Is Matt Carpenter a good, great, or stud baseball player? Is he a team leader? Will he ever be?

These are the questions that have followed the St. Louis Cardinals infielder for the majority of his playing career; an MLB career that began with such high hopes and furious output that it would make one question where he fell on the scale of great baseball players.

There's another measurable trait that baseball players are graded on — and it's called leadership and accountability. If you look up accountability in the dictionary, it will say "the fact or condition of someone being accountable." In other words, a player's responsibility to be accountable for his actions on the field by backing them up off of it.

For example, when Adam Wainwright was being pummeled by opposing hitters, he was thoroughly accountable for his mistakes. When Kolten Wong gets picked off a bag, he stands in front of the media and takes the heat. Anybody can recall the 2013 World Series Game 4 for that latest example. What about Carpenter?

On May 20, the Cardinals and San Francisco Giants were locked up in a scoreless game heading into the bottom of the ninth inning. Carpenter was leading off, and he only had four doubles on the season. There were moments in the past few seasons where he'd collect four doubles in a two-game series. He launched a ball over the left fielder's head that bounced so hard off the wall, that the ball came several feet back towards the infield.

Just to recall facts, Carpenter isn't fast by any means. He's not slow, but he should have stopped at second with his fifth double. He didn't. Carpenter was thrown out easily at third base, and once the play was completed, he dropped his head in disgust along with 45,000 people watching at Busch Stadium. The announcer pronounced after the play that it was a cardinal sin to make the first out of an inning at third. It's becoming a Matt Carpenter sin on the basepaths, and a St. Louis Cardinals-type sin very quickly.

Making matters worse, Carpenter refused to speak to media after the game, showing an instant sign of a man who doesn't know how to own up to a mistake. That is something a rookie or second-year player would do. Wong was a rookie in 2013 when he faced the music. When Carpenter approached the media a couple days later about it, he defended his actions instead of taking the blame for a costly mistake. That's a double miss on Carpenter's end. Initial and eventual deflection, which are the signs of a guy who doesn't want to lead, but merely participate.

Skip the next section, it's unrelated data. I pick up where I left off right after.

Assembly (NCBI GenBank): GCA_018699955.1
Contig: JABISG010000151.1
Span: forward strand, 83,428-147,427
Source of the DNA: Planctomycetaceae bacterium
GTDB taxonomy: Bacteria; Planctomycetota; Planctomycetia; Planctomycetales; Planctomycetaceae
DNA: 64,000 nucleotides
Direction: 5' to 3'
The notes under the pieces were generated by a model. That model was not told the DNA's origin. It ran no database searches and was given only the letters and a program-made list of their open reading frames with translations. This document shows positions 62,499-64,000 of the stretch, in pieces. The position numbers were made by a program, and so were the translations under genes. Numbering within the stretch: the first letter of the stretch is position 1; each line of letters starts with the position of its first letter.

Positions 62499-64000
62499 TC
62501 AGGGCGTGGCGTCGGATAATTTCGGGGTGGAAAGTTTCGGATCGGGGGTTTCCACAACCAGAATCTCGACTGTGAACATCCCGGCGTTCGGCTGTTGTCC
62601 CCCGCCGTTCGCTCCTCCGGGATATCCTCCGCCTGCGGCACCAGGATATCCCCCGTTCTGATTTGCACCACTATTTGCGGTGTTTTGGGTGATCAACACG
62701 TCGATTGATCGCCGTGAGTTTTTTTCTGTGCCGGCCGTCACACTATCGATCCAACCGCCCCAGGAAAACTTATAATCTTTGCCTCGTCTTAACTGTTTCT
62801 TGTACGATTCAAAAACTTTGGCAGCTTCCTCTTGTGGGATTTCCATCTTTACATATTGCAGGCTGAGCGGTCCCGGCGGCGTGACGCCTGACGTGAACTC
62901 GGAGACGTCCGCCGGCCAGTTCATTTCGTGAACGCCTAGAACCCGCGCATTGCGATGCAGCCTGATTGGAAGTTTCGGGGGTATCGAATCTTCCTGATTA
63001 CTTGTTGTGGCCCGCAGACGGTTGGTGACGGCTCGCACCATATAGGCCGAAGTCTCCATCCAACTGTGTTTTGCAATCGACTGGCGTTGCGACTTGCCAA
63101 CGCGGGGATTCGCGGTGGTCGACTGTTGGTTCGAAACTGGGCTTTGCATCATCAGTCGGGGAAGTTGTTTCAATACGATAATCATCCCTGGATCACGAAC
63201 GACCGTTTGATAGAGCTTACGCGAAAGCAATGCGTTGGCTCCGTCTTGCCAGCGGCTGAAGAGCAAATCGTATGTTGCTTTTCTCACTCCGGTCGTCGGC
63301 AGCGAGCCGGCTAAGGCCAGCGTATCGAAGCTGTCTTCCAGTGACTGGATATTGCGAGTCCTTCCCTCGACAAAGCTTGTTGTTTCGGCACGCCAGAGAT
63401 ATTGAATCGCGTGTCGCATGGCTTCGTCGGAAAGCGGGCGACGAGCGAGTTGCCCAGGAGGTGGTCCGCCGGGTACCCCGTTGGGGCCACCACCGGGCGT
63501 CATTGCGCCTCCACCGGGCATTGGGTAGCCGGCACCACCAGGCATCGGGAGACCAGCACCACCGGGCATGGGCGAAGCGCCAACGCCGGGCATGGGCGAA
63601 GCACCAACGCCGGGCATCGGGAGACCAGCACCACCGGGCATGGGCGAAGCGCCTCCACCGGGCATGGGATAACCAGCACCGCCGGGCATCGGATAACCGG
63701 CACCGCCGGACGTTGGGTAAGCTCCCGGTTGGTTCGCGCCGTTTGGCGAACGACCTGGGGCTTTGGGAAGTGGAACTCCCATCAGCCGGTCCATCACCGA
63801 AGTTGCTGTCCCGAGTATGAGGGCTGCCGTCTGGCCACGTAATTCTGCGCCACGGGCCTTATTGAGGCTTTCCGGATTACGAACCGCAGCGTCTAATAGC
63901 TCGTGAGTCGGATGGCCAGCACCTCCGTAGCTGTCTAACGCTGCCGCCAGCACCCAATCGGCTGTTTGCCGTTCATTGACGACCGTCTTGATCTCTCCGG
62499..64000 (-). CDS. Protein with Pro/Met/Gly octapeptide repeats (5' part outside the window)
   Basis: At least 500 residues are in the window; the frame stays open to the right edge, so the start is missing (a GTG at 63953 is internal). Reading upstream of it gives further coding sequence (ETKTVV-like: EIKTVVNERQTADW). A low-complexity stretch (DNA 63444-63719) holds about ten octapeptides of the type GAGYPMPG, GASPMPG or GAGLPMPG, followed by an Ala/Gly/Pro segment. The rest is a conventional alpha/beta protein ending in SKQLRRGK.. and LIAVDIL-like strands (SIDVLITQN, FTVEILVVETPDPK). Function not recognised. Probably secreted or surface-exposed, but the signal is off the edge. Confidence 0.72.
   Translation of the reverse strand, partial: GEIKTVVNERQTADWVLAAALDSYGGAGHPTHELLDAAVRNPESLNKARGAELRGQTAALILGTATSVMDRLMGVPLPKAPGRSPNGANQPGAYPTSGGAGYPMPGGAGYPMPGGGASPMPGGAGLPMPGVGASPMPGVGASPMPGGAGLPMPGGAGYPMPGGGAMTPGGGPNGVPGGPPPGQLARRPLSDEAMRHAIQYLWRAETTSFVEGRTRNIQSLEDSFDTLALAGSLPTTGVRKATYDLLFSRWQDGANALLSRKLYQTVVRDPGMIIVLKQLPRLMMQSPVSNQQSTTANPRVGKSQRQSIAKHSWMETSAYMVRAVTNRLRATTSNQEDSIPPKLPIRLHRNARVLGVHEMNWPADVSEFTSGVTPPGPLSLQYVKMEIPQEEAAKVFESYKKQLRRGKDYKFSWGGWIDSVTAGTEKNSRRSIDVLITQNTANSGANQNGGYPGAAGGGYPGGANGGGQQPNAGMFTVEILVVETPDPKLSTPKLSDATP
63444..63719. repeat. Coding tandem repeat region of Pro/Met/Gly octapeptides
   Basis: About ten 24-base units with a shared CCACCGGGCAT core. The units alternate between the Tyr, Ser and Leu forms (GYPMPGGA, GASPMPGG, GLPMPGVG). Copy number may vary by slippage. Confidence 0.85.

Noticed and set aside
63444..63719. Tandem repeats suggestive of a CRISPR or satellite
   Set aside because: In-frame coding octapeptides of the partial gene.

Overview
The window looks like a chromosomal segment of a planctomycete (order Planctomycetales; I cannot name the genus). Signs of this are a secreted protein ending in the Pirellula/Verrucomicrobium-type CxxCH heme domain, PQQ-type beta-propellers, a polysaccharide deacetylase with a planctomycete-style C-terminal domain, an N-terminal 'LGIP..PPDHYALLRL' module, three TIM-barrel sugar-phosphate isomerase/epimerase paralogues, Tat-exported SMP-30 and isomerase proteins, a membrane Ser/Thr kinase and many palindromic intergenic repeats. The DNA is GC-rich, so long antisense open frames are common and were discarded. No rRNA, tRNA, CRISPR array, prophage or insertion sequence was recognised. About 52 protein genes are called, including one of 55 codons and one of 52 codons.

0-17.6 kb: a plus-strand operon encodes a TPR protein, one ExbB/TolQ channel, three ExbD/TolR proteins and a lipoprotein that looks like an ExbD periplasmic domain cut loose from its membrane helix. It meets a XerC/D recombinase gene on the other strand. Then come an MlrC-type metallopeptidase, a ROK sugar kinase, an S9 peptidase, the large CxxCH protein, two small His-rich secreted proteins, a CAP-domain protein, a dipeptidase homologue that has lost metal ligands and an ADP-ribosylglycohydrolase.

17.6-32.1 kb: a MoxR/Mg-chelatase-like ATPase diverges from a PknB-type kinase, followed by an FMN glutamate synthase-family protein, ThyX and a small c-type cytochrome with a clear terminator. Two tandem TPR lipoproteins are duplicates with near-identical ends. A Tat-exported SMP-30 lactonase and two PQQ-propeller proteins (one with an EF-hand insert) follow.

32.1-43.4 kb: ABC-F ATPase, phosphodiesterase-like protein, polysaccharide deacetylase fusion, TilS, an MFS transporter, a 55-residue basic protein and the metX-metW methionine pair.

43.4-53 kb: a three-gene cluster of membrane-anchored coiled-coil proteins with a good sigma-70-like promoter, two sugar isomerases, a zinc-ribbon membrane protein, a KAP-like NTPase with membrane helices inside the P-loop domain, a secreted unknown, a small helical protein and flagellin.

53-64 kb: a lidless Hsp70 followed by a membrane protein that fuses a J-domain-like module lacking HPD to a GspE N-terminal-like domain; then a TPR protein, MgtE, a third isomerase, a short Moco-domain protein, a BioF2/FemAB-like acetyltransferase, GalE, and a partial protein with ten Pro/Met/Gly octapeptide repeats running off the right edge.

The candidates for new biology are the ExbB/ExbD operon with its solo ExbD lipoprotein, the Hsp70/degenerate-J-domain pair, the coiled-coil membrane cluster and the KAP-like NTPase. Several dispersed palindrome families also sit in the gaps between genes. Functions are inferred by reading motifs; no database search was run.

Matt Carpenter is a very good, sometimes great baseball player. You don't have a career 128 OPS+ by being decent or good. You don't average 41 doubles, five triples, and 17 home runs over a seven-year career by being good. Carpenter shows flashes of greatness, but constantly reminds you why he will never be a true stud player or MVP of this league.

The closest Carpenter got to MVP status was in 2013 when he finished fourth in the National League in MVP voting, and produced 6.4 wins above replacement. Since then, he has relied on a higher power output along with an above-average on-base percentage and infield versatility to achieve greatness. In 2015, he finished twelfth in MVP voting, and that was due to 75 extra-base hits and a .505 slugging percentage.

2017 hasn't been kind to Carpenter, and his offensive struggles have mirrored the team's overall ability to produce. Carpenter has just five doubles in 174 plate appearances, and his batting average of .213 is well below his career average of .280. The strikeouts are piling up at 50, and Carpenter's ISO (isolated power, essentially a player's ability to collect extra-base hits) is a career-low .195, which ranks 64th in the Major Leagues.

Carpenter's 35 walks are the bubble that his on-base percentage of .349 benefits from, but that mark is low by his standards. Carpenter usually has 70-90 more hits than walks by seasons end, but these days he has just two more hits (37) than walks. That is a problem, but can it be mended?